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Where is he now? Walter Suza, AU Class of 1996

Dr. Walter Suza (far right) at pod with Dabale and mutongoreni. Courtesy photo.
Dr. Walter Suza (far right) at pod with Dabale and mutongoreni. Courtesy photo.

Born in Tanzania, the last of 10 children, Walter Suza faced a rocky road from the start.

“My father left my mom when I was still an infant,” he said. Although some of his siblings attended high school and college, Walter’s education became precarious. He completed the primary grades but did not go to school during most of his teenage years.

When Walter was 14, the family farm was attacked and destroyed by another tribe. They fled to Dar es Salaam. He promised his mother that, somehow, he would go back to school.

Five years later, Walter moved in with his sister, who lived in Zimbabwe. She stayed with him so he could attend secondary school in Harare. “That created a path for me to complete my secondary education and, ultimately, hope for a chance to attend college,” Walter said.

“In my final year at Mutare Boys’ High, in 1992, my friend Bryan Rwodzi and I were completing college applications,” Walter recalled. “The only application for me was to the University of Zimbabwe, where I planned to pursue physical therapy.”

Bryan asked Walter if he would consider going to Africa University. Walter’s only connection to AU was a friend who was a theology major. Walter hoped to study science.

Your support of the Africa University Fund apportionment supports the general operating expenses of Africa University including faculty and staff salaries and vital infrastructure.

“Bryan let me know that AU also offered agriculture,” Walter said. “He obtained an application form and insisted I fill it out in his presence. He offered to mail the application for me.”

Several months later, Walter learned that his first choice – University of Zimbabwe – did not offer him a scholarship. He was crushed.

Soon thereafter, however, he received a letter from AU.

“It was 1993,” Walter said. “I was accepted to attend the Faculty of Agriculture and Natural Resources.”

AU proved a good fit for Walter.

“Attending AU provided me an opportunity to learn from some of the best professors,” he said. “These teachers ignited a desire in me to become a college professor.” He applied for graduate school in the United States.

Meanwhile, Walter moved to Angola in 1997 to work for the United Nations World Food Program. Two years later, he returned to Zimbabwe for a UNICEF job, also in food security and vulnerability assessment.

“My work with the U.N.,” he said, “exposed me to real challenges of food insecurity due to war and disasters. I was convinced that I still wanted to attend graduate school to receive more training so I could lead programs to fight food insecurity in Africa.”

In 2000, Walter was offered a chance to attend Murray State University in Kentucky with support from United Methodist churches in Kentucky and Tennessee. By 2006, he had earned a Master of Science degree from Murray State and a doctorate from the University of Nebraska-Lincoln. “Since then,” he said, “I've remained in academia, where I do research to improve the nutritional quality and stress tolerance of crop plants.”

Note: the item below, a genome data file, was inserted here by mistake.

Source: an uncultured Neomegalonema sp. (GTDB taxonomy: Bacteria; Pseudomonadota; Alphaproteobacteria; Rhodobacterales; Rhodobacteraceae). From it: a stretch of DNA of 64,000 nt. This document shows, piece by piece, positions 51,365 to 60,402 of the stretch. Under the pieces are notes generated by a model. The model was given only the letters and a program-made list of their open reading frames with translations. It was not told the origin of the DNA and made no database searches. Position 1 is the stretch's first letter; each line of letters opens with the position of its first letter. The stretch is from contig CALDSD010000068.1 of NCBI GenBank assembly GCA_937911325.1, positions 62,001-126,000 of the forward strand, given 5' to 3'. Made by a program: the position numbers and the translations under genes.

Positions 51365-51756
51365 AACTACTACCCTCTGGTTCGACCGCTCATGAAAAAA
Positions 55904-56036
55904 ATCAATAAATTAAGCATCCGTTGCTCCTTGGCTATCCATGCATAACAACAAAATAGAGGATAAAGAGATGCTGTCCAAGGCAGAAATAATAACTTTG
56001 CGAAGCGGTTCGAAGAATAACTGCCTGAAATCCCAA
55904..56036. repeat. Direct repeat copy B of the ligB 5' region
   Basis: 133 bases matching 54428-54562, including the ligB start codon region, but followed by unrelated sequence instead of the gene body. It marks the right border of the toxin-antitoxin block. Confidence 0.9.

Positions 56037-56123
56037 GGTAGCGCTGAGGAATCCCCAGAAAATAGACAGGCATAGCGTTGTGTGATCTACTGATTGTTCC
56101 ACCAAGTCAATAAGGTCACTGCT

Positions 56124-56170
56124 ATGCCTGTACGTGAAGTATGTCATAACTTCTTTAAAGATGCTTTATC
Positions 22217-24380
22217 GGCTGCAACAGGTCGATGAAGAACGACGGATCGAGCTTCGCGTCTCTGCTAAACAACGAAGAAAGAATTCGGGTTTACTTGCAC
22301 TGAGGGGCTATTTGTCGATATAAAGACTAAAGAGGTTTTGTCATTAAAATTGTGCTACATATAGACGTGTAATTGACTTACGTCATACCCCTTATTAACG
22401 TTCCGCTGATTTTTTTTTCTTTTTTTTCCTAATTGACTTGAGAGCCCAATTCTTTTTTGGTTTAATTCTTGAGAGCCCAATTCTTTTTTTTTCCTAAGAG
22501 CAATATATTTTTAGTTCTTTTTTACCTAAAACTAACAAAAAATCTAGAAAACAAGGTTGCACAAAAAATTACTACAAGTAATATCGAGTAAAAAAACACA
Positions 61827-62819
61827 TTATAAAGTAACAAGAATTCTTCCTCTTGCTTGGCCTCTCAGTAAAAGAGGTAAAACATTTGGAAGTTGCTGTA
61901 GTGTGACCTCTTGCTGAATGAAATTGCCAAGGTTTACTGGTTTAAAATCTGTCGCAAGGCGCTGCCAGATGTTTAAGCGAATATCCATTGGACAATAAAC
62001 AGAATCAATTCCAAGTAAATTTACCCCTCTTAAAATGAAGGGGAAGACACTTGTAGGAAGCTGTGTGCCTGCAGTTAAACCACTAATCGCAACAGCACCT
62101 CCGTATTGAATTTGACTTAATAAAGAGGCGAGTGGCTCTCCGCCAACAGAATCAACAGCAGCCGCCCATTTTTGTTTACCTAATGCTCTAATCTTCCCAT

For eight years, he directed a program to provide free educational resources for the next generation of crop scientists in Africa. Those materials are now used in more than 170 countries. He is also involved in the fight against racism and social injustice.

Today, Walter lives in Iowa. At Iowa State University, Ames, he is an adjunct associate professor, involved in teaching and research. He has two children – a college student and a high school senior.

Walter has many fond memories of Africa University. He especially appreciates its commitment to student success.

“I did not have funding to attend AU,” he said. “As student council president, I represented the students, and even though that may have created a conflict at times, AU did not give up on me. I was offered the best education, an opportunity for spiritual growth, a community that embraced me for who I am and a home away from home.”

He cherishes the friendships he nurtured at Africa University.

“We were just 40 students in 1993,” he said. “AU was a family, and it continues to feel in my heart like a family.”

He credits Africa University’s work-study program with teaching him how to serve others. Another lasting lesson was the value of respecting differences in opinions, races, cultures and religious beliefs.

“My journey to Africa University,” Walter said, “is a testament of God's power. I learned about faith. The way AU cared for me emphasized the value of compassion.”

Walter is grateful for the Africa University Fund.

“AU is not just another university.,” Walter noted. “Africa University is God's workshop to build and sharpen his instruments, who will spread across the world to help carry out his will.

“Your gifts,” he said, “have allowed me to give back to Africa – and beyond. The gifts multiply in ways beyond our comprehension. All we can do is to take the bread and the few fish that we have and let their multiplication be done by the One who knows it all even before we are even born.”

story by Barbara Dunlap-Berg, a freelance writer and editor, lives in Carbondale, Illinois.

One of seven apportioned giving opportunities of The United Methodist Church, the Africa University Fund transforms Africa by educating and empowering students from across the continent through Africa University, the first fully accredited, United Methodist-related educational institution on the continent. The Africa University Fund supports the general operating expenses of Africa University including faculty and staff salaries and vital infrastructure. Please encourage your leaders and congregations to support the Africa University Fund at 100 percent.

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